Article

Increase in dopamine turnover occurs early in Parkinson's disease: evidence from a new modeling approach to PET 18 F-fluorodopa data.

University of British Columbia/TRIUMF, University of British Columbia, Vancouver, Canada.
Journal of Cerebral Blood Flow & Metabolism (Impact Factor: 5.34). 03/2002; 22(2):232-9. DOI: 10.1097/00004647-200202000-00011
Source: PubMed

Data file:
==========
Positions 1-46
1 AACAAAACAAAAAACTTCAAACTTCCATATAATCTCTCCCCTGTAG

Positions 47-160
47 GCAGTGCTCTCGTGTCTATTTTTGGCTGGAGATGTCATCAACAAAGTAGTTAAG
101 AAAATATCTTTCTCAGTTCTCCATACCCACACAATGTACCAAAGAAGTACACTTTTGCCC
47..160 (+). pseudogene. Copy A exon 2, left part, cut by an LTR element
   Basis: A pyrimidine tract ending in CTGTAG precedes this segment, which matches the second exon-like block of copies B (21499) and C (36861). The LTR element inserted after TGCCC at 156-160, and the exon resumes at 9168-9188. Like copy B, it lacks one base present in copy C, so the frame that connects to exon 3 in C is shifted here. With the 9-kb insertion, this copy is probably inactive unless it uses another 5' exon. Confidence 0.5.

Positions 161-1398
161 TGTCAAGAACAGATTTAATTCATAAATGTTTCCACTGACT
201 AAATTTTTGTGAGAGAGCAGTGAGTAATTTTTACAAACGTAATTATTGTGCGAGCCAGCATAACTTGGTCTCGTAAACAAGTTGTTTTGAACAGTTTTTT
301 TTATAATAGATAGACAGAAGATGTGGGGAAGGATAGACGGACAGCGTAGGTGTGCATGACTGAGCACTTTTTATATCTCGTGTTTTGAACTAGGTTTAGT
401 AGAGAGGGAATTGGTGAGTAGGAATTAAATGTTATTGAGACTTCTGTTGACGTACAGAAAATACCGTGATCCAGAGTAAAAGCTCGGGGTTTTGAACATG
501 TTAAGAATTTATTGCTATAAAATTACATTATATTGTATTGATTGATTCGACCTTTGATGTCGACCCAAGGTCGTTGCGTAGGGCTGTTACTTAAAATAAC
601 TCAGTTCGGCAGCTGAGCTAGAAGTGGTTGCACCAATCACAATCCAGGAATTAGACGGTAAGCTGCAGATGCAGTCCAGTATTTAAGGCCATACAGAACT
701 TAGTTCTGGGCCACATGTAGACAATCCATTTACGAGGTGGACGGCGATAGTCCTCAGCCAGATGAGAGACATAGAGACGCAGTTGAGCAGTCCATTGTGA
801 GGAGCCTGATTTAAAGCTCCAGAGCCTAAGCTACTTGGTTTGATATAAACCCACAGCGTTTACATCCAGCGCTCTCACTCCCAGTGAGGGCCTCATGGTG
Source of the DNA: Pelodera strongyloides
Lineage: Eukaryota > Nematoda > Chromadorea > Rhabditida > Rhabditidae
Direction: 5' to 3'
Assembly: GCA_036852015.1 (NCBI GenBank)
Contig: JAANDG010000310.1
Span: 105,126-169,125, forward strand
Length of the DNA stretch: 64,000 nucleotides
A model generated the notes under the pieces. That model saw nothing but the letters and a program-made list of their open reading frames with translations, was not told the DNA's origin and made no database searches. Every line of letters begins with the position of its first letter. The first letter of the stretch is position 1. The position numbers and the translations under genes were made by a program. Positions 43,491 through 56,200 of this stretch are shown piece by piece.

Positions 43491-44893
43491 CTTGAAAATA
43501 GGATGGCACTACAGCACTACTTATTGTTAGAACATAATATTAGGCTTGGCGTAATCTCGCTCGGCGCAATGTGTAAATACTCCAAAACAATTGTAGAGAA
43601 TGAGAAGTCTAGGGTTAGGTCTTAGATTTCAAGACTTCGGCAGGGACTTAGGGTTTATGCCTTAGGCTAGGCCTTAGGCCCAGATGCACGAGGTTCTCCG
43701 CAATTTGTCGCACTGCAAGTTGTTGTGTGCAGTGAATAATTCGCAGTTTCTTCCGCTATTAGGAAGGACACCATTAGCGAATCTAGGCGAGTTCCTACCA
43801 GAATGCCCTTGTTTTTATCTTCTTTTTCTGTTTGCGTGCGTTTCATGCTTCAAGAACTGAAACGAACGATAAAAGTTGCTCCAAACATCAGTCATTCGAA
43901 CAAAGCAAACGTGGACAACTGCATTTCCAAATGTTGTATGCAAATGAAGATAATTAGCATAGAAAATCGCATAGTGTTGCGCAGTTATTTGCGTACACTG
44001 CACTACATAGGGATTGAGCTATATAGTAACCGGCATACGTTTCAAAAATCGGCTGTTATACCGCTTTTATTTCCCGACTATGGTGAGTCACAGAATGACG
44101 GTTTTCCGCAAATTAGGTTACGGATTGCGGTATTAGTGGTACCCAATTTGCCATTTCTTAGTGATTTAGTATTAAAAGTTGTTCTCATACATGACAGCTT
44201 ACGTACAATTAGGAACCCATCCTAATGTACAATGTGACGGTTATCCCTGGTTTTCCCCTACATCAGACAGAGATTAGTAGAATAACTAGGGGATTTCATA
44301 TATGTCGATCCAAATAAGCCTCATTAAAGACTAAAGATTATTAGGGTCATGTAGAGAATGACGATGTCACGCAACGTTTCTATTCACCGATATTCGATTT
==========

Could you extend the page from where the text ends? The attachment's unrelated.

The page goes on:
ABSTRACT An increase in dopamine turnover has been hypothesized to occur early in Parkinson's disease (PD) as a compensatory mechanism for dopaminergic neuronal loss. A new approach to the determination of dopamine turnover was developed using 4-hour-long 18 F-fluorodopa (FD) positron emission tomography (PET) data. An effective dopamine turnover, an estimate of dopamine turnover, has been measured using its inverse, the effective dopamine distribution volume (EDV). This new method is based on a reversible tracer approach and determines the EDV using a graphical method. Six healthy subjects and 10 subjects with very early PD underwent a 4-hour-long FD scan. The EDV and the plasma uptake rate constant K(i), a marker of dopamine synthesis and storage, were compared according to their ability to separate the PD group from the healthy group. The EDV was the better discriminator (93.8% correct classification versus 81.3% for K(i)). Effective dopamine distribution volume decreased by 65% in the PD group relative to the healthy group, whereas the decrease in K(i) was 39%. These results show that changes in EDV are measurable with PET earlier than changes in the dopamine synthesis and storage rate, indicating that EDV is a sensitive marker for early PD and that a dopamine turnover increase likely serves as an early compensatory mechanism.

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